Roll up! Roll up! Sony develops super-flexible OLED screen
By Darren Quick
May 26, 2010
The miniaturization of electronic components has seen mobile devices shrink to the point where screen size is a major limiting factor. That could be set to change with Sony announcing it has developed a super-flexible full color OLED display which can be repeatedly wrapped around a thin cylinder while still producing moving images. Could we soon see mobile phones with pencil form factors and roll out displays?
The new display was possible thanks to the development of integration technologies of Organic Thin-Film Transistors (OTFTs) and OLEDs on an ultra-thin 20-micrometer thick flexible substrate. A flexible on-panel gate-driver circuit with OTFTs and soft organic insulators allowed Sony to get rid of the conventional rigid driver integrated circuit (IC) chips that would impede the rolling up of a display.
By combining these technologies, Sony was able to demonstrate the world’s first OLED panel which is capable of producing moving images while being repeatedly rolled-up and unrolled around a cylinder with a radius of 4mm. Even after 1000 cycles of repeatedly rolling-up and stretching the display there was no clear degradation in the display’s ability to reproduce moving images.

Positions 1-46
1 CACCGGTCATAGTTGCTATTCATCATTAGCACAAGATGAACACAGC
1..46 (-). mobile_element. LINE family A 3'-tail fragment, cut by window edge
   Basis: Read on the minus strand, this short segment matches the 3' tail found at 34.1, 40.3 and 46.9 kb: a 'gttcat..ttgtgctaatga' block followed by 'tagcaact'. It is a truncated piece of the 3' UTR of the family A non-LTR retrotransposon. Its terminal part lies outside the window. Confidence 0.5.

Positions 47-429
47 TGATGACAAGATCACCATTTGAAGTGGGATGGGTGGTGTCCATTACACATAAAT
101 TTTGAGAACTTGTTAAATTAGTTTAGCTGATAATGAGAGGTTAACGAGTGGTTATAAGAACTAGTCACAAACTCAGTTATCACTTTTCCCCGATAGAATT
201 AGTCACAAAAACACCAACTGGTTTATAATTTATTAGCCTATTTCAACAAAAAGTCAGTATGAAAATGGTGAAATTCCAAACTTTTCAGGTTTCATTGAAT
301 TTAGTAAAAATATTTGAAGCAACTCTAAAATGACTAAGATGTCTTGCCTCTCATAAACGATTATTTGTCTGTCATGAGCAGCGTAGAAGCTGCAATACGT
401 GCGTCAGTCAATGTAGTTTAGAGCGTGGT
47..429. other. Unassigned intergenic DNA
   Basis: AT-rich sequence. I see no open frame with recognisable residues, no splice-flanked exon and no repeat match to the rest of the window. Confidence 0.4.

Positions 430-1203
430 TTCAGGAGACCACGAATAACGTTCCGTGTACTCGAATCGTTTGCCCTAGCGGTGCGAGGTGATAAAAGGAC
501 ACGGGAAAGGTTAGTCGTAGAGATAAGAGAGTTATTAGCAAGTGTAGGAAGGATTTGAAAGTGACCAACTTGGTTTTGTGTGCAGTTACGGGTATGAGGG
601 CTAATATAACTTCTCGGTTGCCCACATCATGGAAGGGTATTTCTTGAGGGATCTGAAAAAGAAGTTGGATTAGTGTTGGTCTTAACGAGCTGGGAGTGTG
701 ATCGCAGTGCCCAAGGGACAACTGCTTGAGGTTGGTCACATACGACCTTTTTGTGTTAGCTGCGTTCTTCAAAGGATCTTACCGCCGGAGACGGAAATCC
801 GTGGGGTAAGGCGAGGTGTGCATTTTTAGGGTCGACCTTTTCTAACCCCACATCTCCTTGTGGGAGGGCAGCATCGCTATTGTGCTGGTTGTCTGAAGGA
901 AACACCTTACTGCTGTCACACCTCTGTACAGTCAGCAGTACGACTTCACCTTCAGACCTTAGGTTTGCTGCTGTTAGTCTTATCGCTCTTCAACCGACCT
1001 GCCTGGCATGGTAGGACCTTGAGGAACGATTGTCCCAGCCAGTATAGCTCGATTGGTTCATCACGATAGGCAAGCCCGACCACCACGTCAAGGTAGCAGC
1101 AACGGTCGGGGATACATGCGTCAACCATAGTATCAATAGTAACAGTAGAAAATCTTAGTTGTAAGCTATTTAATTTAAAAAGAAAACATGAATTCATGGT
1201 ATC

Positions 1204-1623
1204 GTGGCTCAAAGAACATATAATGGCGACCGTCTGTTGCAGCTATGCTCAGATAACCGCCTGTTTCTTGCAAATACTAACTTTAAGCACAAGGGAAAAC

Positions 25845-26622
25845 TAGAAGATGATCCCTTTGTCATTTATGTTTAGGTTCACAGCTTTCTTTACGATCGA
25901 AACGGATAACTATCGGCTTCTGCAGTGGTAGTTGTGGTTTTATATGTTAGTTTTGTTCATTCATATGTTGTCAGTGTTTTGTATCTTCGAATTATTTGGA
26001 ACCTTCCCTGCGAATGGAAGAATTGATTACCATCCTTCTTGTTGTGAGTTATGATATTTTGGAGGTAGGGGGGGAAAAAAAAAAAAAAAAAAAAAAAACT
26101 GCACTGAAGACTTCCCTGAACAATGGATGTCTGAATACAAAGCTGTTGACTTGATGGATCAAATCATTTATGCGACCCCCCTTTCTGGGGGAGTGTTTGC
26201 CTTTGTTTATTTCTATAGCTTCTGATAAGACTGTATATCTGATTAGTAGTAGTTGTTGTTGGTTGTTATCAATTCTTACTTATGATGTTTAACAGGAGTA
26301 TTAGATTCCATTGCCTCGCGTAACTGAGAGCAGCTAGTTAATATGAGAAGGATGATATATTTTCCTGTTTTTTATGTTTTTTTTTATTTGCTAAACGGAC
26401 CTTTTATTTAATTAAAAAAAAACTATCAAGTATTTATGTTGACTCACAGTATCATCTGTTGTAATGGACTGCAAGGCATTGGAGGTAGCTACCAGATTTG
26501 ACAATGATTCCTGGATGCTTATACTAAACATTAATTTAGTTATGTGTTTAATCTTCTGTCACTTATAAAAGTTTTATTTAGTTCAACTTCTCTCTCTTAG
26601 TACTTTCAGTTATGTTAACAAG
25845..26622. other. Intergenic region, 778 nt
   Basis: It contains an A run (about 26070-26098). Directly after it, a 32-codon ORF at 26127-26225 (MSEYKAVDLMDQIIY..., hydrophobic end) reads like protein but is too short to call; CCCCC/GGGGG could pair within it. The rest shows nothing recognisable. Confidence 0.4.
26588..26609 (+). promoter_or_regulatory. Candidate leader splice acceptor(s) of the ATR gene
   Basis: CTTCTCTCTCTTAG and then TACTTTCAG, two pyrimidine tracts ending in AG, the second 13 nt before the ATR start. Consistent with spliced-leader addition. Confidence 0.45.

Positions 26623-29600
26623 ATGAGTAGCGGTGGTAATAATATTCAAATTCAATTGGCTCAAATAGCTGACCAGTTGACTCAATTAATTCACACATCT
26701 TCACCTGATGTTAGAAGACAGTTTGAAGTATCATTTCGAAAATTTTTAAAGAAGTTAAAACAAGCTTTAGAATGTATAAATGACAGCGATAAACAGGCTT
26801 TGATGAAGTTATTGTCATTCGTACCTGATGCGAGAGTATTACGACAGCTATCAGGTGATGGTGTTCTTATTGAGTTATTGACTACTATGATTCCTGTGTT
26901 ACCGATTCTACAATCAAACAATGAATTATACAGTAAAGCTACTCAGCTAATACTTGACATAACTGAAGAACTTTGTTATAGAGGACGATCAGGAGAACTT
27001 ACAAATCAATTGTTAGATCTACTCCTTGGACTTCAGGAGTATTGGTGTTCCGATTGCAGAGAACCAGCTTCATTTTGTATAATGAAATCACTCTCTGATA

The rollable OTFT-driven OLED display measures 4.1-inches wide and just 80 micrometers thick. It has a resolution of 432 x 240 pixels at 121 pixels per inch (ppi), which Sony says makes it the world’s highest-resolution OTFT-driven OLED display. It can produce 16.8 million colors with a peak brightness of over 100 cd/m2 peak and contrast ratio of greater than 1000:1.
Because the organic materials used to create the display are easily dissolved in common solvents Sony will proceed with the development of a solution/print based process to manufacture such display devices. This process requires fewer steps, and consumes materials and energy more efficiently, resulting in a smaller environmental impact compared to the conventional high temperature vacuum semiconductor process used for inorganic, silicon materials.
Sony says it will continue to improve the performance and reliability of its flexible organic displays as it expects the technology to yield thin, light-weight, durable and mobile devices with previously unachievable form factors.
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